If you’ve ever been hunting yourself you know just how difficult it can be to find just the right spot for you or you and your family and friends. You probably already know some of the most important things to watch for, like finding an area away from other hunters or campers and finding an area that hunting is legally allowed. But there are other things that play a factor in how and where you want to hunt and one of those things is the wind in the area that you’re hunting in, so make sure you’re paying attention.
Why Wind Hurts
Deer have a very sensitive sense of smell. That means they can smell the feed and the bait that you left out for them from a good distance away. They can also smell the trees and the water around them. But they can also smell you. That’s one of the reasons that you probably spend some of your hunting money on different things that will mask the human smell. You use sprays and soaps that are intended to hide your smell or entirely erase it. But you can only do so much in that respect before you have to look into other methods to help you as well.
The wind is one of those things that’s going to hurt or help you. When the wind blows over you it blows your scent a whole lot further than if the wind is still. When you sit downwind from where you think the deer are coming you’re going to be setting yourself up for more success and a better chance of actually getting that deer to come your way. That’s because the wind is blowing your scent away from them and they have to get a lot closer in order to actually pick anything up.
What To Do For Hunting Deer In Wind
There are a number of things that you need to do in order to make sure that you’re sitting in the right location when you’re hunting. Sitting in the wrong location could cost you that deer, after all, and that’s not something you want to risk. That means you need to consider where you are before you decide to set up your station. It means looking at not only what’s in front of you but what’s behind you as well, and it definitely means monitoring the wind conditions in your area.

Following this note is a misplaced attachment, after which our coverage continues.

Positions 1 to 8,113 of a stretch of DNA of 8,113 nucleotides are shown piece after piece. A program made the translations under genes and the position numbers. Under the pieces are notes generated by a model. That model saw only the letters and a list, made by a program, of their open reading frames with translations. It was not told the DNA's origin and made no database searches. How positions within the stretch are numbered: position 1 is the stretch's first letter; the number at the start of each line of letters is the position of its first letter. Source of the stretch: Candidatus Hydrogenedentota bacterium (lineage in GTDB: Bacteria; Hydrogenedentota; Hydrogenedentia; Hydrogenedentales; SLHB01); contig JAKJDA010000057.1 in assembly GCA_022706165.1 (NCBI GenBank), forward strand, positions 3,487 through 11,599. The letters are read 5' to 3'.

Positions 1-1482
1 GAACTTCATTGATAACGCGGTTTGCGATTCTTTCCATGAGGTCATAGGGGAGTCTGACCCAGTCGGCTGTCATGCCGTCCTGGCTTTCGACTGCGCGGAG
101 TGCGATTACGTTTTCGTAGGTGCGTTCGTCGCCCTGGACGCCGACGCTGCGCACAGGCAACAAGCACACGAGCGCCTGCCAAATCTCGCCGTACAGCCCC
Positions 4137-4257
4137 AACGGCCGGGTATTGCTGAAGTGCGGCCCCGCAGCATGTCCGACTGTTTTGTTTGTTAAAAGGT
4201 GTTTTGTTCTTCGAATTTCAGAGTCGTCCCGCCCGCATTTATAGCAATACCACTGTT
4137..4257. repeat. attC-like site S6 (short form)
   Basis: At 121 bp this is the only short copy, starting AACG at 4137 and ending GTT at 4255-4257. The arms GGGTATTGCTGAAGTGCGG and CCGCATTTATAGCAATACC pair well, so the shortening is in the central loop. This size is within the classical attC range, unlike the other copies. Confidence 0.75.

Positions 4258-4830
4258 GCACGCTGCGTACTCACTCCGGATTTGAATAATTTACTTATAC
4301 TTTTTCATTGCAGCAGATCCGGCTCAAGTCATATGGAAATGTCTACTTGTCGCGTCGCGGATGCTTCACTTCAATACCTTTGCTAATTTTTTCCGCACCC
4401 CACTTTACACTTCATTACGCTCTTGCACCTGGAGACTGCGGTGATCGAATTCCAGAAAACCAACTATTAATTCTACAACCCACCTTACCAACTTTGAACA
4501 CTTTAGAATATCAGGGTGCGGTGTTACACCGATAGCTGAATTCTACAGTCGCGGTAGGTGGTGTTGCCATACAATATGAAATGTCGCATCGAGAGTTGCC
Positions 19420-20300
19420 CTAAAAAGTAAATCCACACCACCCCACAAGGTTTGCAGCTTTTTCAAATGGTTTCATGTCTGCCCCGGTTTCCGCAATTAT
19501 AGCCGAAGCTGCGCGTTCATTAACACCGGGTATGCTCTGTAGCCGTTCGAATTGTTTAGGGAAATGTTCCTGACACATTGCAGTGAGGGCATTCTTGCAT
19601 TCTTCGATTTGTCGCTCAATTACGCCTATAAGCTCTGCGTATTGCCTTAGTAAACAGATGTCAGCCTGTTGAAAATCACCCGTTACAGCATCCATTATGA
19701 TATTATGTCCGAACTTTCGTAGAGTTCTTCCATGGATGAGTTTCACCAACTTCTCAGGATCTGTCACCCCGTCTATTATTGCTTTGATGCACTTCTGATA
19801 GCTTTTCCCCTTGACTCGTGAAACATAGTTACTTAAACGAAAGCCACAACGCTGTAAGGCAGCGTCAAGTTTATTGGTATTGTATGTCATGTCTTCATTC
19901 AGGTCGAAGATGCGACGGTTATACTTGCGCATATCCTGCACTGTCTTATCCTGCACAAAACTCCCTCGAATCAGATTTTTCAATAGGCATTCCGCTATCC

First, make sure that you know what way the wind is coming from and going to. You can check this information online but you’ll also want to check it out for sure when you get to your spot or a place you think is a good area. Your best bet is going to be having some type of wind floater going at all times to make sure you know which way it’s coming or going and you can choose the exact spot you want to be when you settle down.
Don’t rely on just one method of recognizing the weather. You don’t want to only trust the online source you chose because your area could be slightly different from what you thought. If you aren’t clear on reading your wind floater it could also cause you some problems so make sure you’re looking around and getting as much evidence as you can. That’s going to make it easier to hunt and more likely you’ll get something good. Also, you won’t have to spend a lot of your time setting up your spot only to have to move around and make some changes before you can actually hunt.
Another important factor is to watch what’s around you. This isn’t just about the wind, though it’s important for that purpose too. What you want to do is see what’s going to be behind you when you sit down and start hunting. If there is a big trail (an animal trail not a human trail) behind you then that’s not a good place to be, even if there’s another trail in front of you. Your best option is to look for an area where you will be facing into the wind and your scent will be blown backward into an area where the deer won’t be.